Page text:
Home Together 2026

Community Plan

Home Together 2026 Community Plan – Key Takeaways

  • Building from the Centering Racial Equity in Homeless System Design report (released in 2021), the Home Together 2026 Community Plan calls for promoting racial equity through focused work to reduce the racial disparities that shape homelessness in Alameda County, including adding housing resources that more equitably address the conditions leading to higher rates of homelessness among Black, Indigenous, and other people of color (BIPOC). 
  • Increased investment in prevention and the addition of more than 24,000 housing opportunities in a variety of program models are needed to reach a point within five years at which the number of people who become homeless in a year and the number who are able to leave homelessness in that time are in balance. These 24,000+ interventions include everything from short-term support to prevent homelessness to ongoing rental subsidies and supportive housing with services.
  • The total cost of increasing homelessness response system operations for shelter and housing inventory over five years would be approximately $2.5 billion.
  • Taken together, a significant increase in investment and the creation of new program models and pathways out of homelessness will lead to decreases in new homelessness, improved racial equity in outcomes, shorter lengths of time being homeless, and a reduced rate at which people return to homelessness.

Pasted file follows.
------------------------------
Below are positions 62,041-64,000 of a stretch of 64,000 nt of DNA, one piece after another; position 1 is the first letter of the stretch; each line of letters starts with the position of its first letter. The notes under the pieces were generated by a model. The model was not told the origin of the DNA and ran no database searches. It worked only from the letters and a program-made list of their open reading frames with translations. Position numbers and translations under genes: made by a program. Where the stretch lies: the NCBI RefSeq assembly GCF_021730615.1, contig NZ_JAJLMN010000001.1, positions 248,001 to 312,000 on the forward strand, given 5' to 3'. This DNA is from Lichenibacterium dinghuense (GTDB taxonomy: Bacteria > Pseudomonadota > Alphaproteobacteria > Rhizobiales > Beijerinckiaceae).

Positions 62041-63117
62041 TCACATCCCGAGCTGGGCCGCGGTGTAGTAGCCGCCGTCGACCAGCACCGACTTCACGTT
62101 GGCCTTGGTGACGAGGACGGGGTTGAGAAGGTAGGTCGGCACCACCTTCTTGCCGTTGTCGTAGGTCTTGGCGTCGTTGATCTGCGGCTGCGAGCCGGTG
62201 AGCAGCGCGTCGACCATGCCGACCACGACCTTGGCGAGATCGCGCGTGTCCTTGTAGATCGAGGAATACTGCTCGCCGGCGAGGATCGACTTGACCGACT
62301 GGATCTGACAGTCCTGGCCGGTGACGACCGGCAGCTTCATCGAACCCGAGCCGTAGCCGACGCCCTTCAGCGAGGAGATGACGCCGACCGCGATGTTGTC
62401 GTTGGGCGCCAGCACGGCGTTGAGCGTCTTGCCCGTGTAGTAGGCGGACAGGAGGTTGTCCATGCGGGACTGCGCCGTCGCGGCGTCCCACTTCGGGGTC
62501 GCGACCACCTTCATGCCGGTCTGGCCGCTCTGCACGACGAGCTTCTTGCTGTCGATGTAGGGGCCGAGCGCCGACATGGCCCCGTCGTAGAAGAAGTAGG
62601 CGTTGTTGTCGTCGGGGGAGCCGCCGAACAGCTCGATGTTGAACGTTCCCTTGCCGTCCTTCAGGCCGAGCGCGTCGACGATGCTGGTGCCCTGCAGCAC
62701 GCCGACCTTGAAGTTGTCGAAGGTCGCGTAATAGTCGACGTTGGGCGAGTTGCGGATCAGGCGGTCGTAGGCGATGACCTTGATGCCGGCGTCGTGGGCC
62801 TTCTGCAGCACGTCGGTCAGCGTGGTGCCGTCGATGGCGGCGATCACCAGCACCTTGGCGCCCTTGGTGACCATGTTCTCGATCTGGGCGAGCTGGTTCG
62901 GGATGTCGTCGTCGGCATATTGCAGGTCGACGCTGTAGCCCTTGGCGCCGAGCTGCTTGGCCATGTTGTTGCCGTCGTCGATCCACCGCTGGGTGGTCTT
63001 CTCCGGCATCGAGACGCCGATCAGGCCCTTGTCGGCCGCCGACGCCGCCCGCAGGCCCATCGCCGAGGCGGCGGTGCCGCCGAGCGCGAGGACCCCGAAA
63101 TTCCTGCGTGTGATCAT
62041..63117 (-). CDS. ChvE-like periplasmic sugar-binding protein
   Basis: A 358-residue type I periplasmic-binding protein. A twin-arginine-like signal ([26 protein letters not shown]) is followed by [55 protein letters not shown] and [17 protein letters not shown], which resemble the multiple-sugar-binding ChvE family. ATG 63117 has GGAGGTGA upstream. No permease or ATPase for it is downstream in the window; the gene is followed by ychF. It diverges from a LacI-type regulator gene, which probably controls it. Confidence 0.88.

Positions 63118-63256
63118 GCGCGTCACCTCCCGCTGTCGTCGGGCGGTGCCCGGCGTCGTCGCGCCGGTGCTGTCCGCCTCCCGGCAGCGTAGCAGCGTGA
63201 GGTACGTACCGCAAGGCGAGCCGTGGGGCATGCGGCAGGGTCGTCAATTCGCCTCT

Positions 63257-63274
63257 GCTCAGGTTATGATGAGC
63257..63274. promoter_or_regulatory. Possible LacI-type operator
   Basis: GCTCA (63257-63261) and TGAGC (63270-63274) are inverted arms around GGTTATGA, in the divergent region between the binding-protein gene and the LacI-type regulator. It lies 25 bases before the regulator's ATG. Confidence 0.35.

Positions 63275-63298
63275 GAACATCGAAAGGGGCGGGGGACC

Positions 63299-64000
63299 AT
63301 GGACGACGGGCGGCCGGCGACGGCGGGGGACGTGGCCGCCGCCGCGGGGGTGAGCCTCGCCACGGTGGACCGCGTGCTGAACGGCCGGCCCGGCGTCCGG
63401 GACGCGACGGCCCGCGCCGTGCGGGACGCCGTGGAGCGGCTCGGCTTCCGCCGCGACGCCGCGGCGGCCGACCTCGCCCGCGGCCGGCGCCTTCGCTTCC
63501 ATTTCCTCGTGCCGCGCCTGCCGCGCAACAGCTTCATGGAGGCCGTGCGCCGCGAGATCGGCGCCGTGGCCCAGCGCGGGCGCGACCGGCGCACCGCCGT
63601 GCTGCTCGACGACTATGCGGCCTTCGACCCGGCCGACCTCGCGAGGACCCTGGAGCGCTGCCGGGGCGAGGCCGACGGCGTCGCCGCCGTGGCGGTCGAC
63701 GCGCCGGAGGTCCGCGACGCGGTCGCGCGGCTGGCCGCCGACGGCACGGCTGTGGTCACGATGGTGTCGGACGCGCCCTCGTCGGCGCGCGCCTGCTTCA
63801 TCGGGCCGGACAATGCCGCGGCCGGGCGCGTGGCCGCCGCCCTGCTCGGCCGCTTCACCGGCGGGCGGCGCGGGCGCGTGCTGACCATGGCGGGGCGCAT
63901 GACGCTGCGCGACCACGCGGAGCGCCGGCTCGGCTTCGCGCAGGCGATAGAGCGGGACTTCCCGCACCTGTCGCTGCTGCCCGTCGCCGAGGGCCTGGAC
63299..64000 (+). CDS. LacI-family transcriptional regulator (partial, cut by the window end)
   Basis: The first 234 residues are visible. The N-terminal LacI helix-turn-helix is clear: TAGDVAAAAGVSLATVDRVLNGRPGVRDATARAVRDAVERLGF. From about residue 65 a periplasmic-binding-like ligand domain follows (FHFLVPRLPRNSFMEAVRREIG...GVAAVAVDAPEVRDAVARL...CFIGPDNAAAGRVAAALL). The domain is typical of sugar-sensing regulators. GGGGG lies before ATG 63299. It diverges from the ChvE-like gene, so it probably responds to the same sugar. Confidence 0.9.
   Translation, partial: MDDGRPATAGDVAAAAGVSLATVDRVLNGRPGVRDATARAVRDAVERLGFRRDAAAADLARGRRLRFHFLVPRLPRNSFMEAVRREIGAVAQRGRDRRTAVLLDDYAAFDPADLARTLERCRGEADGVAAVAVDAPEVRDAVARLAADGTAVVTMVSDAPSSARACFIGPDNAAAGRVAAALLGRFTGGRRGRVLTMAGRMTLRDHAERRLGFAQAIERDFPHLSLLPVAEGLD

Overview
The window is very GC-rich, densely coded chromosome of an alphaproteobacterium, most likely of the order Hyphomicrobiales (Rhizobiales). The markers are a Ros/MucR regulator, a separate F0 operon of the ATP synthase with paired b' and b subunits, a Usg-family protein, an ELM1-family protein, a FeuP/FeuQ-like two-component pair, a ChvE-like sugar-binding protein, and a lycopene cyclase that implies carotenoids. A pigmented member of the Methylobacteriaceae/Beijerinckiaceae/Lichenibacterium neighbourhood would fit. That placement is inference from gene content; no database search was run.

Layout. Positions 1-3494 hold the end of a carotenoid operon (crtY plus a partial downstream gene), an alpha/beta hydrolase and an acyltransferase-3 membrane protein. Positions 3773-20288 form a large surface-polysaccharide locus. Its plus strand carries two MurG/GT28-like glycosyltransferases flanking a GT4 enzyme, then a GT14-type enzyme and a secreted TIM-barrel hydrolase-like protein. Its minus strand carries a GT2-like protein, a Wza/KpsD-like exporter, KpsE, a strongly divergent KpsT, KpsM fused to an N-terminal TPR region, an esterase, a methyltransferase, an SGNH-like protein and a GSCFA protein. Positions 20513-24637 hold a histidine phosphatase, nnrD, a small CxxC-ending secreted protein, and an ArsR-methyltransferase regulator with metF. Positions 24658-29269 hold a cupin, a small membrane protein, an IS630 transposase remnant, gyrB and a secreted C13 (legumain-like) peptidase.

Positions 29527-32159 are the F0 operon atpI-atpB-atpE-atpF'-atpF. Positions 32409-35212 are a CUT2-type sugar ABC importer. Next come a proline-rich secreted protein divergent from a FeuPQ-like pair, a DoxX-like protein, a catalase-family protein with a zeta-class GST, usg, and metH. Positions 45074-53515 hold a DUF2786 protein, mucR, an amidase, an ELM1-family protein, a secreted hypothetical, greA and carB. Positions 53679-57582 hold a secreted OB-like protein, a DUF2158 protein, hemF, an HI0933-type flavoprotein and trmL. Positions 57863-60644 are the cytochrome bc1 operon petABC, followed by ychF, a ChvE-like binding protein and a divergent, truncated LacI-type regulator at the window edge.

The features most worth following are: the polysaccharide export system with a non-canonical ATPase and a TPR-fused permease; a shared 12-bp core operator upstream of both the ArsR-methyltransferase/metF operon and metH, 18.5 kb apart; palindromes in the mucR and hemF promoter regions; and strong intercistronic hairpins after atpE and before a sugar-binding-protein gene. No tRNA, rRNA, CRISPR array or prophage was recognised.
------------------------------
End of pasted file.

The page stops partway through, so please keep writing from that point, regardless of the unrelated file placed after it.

Full Report | Executive Summary

See how the Home Together 2026 Community Plan is discussed in the new documentary film “A Rising Tide”, which looks at the homelessness crisis in Alameda County.

Annual Home Together Progress Updates

Progress on the implementation of the Home Together Plan will be reported annually. Data will be collected annually in the following areas to analyze progress towards the Home Together goals and to inform strategic planning for Alameda County’s homelessness response system:

  • Funding and investments
  • System inventory
  • Home Together strategies and activities
  • Key service and outcome measures


Home Together Year 1 Progress Update

Overall, progress during the first year of the Home Together Plan was nearly on track with what was projected as needed in terms of investments and inventory growth. However, the simultaneous growth in new homelessness, and a lack of sustainable resources makes the prospect of continued progress uncertain and leaves several key strategies awaiting funding to launch or expand to the level needed.

The following are key takeaways from data from the Home Together Plan’s first year:

  • Takeaway #1. System Capacity has Expanded. Alameda County’s homelessness response system has expanded capacity, serving 25% more people during FY21-22 compared to FY20-21. In FY21-22 $576 million was allocated towards system inventory and operations, and close to 1,900 permanent housing opportunities and 1,500+ crisis response units were added to the system.
  • Takeaway #2. New Homelessness Outpaces Housing Placement Rates. People becoming homeless in FY21-22 (4,033 people) outpaces the rate at which people moved from homelessness to housing (3,010).

  • Takeaway #3. Racial Disparities Persist. Homelessness continues to disproportionately impact people of color in Alameda County, especially Black/African Americans.

  • Takeaway #4. Lack of Funding is Stalling Key Activities. This includes adding subsidies for people with fixed incomes, expansion of dedicated affordable housing for people who do not need intensive services, and increasing capacity for service providers.

  • Takeaway #5. Sustainable Resources are Needed. More than half of the homelessness response system’s funding for key programs is nonrecurring. Reliable funding is needed to maintain existing inventory and to significantly grow system inventory over time.

Home Together Year 1 Progress Update Report